Household energy bills could drop below £3,000 per year next winter if gas prices continue to fall, according to energy analysts Cornwall Insight.
The energy specialist said the latest drop-off in gas prices – which have recently fallen below £2 per therm, down from last summer’s record £8 per therm prices – will help ease pressure on household bills, but the benefits will not be felt until the second half of this year.
Robert Buckley, head of relationship development at Cornwall Insight, told City A.M. that it expects the energy price cap to drop to around £2,800 per year in the third and fourth quarters of 2023.
“It will have some effect for prices from April to June, so those bills will be lower than they otherwise would be. But the real effects will come through from the first of July and then you’ll see the cap prices down to the £2800 level,” Buckley said.
This is in contrast to previous forecasts in October by Cornwall Insight, which predicted energy bills could rise to over £4,000 per year in April 2023.
The £2800 prediction, however, would be £200 per year below the rate of the extended Energy Price Guarantee announced by Chancellor Jeremy Hunt last year.
In November, Hunt committed to extending the support package from April by a further 12 months, at a higher rate of £3,000 per year rather than £2,500 per year.
The potential drop-off could require the government to reconsider how much support and at what level it would give to households.
The government wasn’t immediately available to comment on Buckley’s remarks.
Cornwall Insight’s next official forecast is set to be published soon.
The current energy price cap is £4,279 per year and will be reviewed again in March for April to June window.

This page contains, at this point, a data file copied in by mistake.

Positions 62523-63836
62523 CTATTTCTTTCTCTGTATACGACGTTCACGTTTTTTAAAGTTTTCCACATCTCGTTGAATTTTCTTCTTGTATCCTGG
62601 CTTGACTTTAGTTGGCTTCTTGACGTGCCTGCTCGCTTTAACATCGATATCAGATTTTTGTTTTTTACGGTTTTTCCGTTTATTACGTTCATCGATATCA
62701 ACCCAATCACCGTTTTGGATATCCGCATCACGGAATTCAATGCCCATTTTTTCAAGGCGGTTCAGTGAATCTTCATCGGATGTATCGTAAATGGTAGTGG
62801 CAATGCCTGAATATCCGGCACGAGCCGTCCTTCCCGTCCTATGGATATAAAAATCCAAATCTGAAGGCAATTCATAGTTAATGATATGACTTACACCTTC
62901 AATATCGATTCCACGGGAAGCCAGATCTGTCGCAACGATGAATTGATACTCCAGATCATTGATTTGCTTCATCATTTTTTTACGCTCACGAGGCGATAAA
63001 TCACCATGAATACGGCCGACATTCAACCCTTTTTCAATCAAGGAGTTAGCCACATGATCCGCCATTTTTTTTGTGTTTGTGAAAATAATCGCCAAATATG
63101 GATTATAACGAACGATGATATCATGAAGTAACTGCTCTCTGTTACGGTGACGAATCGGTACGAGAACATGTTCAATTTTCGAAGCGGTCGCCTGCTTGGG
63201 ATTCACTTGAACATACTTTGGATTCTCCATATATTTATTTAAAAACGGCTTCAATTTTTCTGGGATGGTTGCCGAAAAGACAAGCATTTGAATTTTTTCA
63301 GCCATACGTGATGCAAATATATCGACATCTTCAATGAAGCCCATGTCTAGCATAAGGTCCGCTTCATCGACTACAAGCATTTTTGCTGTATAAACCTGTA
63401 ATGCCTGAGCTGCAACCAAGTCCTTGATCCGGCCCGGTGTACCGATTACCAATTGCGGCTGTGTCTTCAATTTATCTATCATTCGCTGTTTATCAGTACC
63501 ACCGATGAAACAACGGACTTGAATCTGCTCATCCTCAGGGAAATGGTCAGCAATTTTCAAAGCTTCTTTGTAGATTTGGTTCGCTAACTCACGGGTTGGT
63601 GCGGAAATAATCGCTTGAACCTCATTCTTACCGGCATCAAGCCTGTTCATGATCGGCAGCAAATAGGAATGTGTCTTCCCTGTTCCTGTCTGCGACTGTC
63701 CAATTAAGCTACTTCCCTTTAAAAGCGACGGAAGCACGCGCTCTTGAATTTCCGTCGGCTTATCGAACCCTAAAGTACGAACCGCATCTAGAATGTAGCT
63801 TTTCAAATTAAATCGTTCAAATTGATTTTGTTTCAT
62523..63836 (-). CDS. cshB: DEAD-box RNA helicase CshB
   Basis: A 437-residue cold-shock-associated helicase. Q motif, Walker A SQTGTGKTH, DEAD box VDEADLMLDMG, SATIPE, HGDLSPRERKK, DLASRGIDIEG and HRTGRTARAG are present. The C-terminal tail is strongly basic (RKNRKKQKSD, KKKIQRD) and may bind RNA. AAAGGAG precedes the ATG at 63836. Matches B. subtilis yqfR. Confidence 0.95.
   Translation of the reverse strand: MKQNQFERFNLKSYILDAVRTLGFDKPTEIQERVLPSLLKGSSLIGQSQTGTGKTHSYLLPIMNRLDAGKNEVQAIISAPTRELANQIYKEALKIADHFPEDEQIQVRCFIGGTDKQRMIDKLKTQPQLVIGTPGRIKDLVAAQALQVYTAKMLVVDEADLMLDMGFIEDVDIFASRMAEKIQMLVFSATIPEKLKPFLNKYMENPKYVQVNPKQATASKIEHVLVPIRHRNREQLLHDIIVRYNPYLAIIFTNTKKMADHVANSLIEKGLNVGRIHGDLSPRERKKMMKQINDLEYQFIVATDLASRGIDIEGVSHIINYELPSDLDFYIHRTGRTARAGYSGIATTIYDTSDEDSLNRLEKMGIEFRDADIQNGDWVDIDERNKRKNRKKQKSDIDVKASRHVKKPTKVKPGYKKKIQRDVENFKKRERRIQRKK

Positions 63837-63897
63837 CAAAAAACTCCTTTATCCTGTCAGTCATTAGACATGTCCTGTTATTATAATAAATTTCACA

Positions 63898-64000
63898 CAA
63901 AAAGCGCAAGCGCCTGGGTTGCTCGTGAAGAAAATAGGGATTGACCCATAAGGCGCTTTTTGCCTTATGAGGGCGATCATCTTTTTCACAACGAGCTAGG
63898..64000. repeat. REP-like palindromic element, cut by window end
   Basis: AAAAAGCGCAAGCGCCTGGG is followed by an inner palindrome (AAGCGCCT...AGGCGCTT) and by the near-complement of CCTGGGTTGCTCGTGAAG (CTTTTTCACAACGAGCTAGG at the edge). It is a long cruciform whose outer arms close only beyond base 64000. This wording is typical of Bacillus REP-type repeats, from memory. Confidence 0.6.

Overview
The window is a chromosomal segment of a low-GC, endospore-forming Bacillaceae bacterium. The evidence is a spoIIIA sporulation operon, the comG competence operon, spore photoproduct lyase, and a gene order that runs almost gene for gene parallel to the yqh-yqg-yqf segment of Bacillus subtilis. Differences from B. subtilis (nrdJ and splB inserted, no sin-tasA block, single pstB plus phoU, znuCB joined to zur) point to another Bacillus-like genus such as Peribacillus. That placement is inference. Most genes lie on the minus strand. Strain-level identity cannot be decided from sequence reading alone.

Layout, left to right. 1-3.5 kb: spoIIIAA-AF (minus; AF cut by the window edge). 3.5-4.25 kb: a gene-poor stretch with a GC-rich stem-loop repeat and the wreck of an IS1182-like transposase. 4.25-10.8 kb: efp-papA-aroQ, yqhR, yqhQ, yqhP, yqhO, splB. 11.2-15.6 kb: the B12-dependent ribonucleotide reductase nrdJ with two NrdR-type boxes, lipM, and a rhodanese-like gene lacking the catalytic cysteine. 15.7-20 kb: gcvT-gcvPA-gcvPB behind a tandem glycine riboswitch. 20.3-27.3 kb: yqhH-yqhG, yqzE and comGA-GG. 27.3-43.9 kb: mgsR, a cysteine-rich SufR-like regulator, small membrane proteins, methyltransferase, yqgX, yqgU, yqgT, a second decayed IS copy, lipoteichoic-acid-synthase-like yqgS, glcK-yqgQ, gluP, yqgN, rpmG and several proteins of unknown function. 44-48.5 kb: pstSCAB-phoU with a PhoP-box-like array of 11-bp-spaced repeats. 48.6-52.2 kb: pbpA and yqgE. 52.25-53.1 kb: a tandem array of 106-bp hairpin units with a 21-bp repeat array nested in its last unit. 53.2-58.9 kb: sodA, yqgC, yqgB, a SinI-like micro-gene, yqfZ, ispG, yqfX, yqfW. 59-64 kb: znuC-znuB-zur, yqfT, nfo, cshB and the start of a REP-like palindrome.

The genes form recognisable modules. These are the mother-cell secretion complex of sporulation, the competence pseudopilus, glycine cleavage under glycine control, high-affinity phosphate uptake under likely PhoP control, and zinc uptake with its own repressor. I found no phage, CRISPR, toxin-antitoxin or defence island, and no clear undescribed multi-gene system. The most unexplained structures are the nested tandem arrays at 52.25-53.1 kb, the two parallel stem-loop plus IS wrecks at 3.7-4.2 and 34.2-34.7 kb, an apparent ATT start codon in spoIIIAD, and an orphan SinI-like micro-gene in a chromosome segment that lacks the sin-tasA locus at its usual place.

Businesses could benefit first from prices easing
Buckley also expects energy bills for businesses to come down more quickly than households, because companies are not eligible for the price cap and instead rely on short-to-medium term contracts.
He said: “These lower spot prices will come through quicker for businesses. It may be some businesses which are buying on very short term energy contracts which see quite a lot of benefit through to the end of the winter.
“It certainly puts a different complexion on the government’s price support for businesses because market prices are give or take the level that’s implied in the Energy Bill Relief Scheme for businesses at the moment.”
The support package currently protects businesses at a rate of £211 per megawatt hour (MWh) for electricity and £75 per MWh for gas.
However Hunt is expected to halve support for firms in the spring with a 12 month extension, according to The Times, but nothing has been confirmed by the government.
Despite the drop-off in gas prices, Cornwall Insight maintains its view that energy bills will still remain above pre-crisis levels through to the end of the decade despite burgeoning growth in cheaper green energy and a decreasing reliance on gas.
It expects energy prices to remain above £100 per MWh on the market through to 2030.
Nevertheless, Buckley saw the latest development as a positive one.
He said: “The markets are coming down and that’s what we’re reflecting in the forecast. But the other thing I would say is that market prices are trending down towards where our long term price expectations are. They’re still some way above where the markets have been historically. So if you want to be optimistic, it is good news – hopefully that’s a permanent trend.”